worshipped. The feeling was much like when he had first come here, and had
flown through the night unencumbered by his natural body.
As the moon rose,
he found himself standing once more at
the canyon rim, and, as he had done in his dreams, he pushed off into space and
Donnell and Richard Murphy found Harvey
within an hour of opening the park on an otherwise normal Wednesday morning.
Federal investigators were called, and the body was quickly removed to the
coroner’s office in Cortez, Colorado. Harvey’s fingerprints were on file from
his military service years before, but when identification was made, the
coroner was mystified. The body appeared to be that of a small, Native American
man, much younger than Harvey’s forty-five years. His face was not anything
like his military photos. The shape of his head was all wrong, and, at first,
the doctor thought it might be due to injuries to the skull from the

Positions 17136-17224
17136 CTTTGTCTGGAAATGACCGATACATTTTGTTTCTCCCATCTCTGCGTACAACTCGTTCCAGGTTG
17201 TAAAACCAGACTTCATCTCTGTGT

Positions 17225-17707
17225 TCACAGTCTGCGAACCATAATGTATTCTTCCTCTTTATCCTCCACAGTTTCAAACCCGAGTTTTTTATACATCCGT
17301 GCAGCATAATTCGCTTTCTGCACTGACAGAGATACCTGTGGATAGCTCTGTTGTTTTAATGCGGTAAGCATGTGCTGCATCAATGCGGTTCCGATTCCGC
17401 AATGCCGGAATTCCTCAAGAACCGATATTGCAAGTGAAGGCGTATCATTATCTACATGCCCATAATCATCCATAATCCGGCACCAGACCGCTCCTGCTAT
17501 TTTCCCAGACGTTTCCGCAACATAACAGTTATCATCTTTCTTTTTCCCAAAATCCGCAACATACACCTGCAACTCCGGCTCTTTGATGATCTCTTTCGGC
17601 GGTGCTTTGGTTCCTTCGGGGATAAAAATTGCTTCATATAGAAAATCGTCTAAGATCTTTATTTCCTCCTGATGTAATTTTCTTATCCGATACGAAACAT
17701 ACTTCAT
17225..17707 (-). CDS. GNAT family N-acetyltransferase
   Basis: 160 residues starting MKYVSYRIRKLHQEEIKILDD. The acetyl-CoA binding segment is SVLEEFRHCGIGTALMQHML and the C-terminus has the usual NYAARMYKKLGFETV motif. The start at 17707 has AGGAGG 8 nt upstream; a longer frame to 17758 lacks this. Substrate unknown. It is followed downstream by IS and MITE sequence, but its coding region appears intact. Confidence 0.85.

considerable fall off the cliff. But postmortem examination showed no
fractures, and the elongation of the skull and the heavy, prognathous jaw could
not be readily explained. Nor could the evidence of a heart transplant.
It appeared that
the heart of a much older man had been
transplanted into Harvey’s chest. The purpose of this was a mystery to the
coroner and, of course, Harvey took the gift of the Anasazi to his grave.
Kenneth Crist, email@example.com, www.blackpetals.net, of Wichita, Kansas, wrote
“Gift of the Anasazi” for BP #73 (+ “The Weeping Man” for BP #72, “Pebbles” for
BP #71, “The Diner” for BP #67, “New Glasses” for BP #61, “Ones and Zeros” for
BP #50, the novelette Joshua) and has
edited BP for many years, continuing as Editor Emeritus, then
Coeditor/Webmaster. Widely published, esp. in Hardboiled and on Yellow Mama, he also has four chapbooks
currently for sale in Kindle format on Amazon.com: Dreaming of Mirages, The Gazing
Ball, Joshua and Groaning for Burial, his latest zombie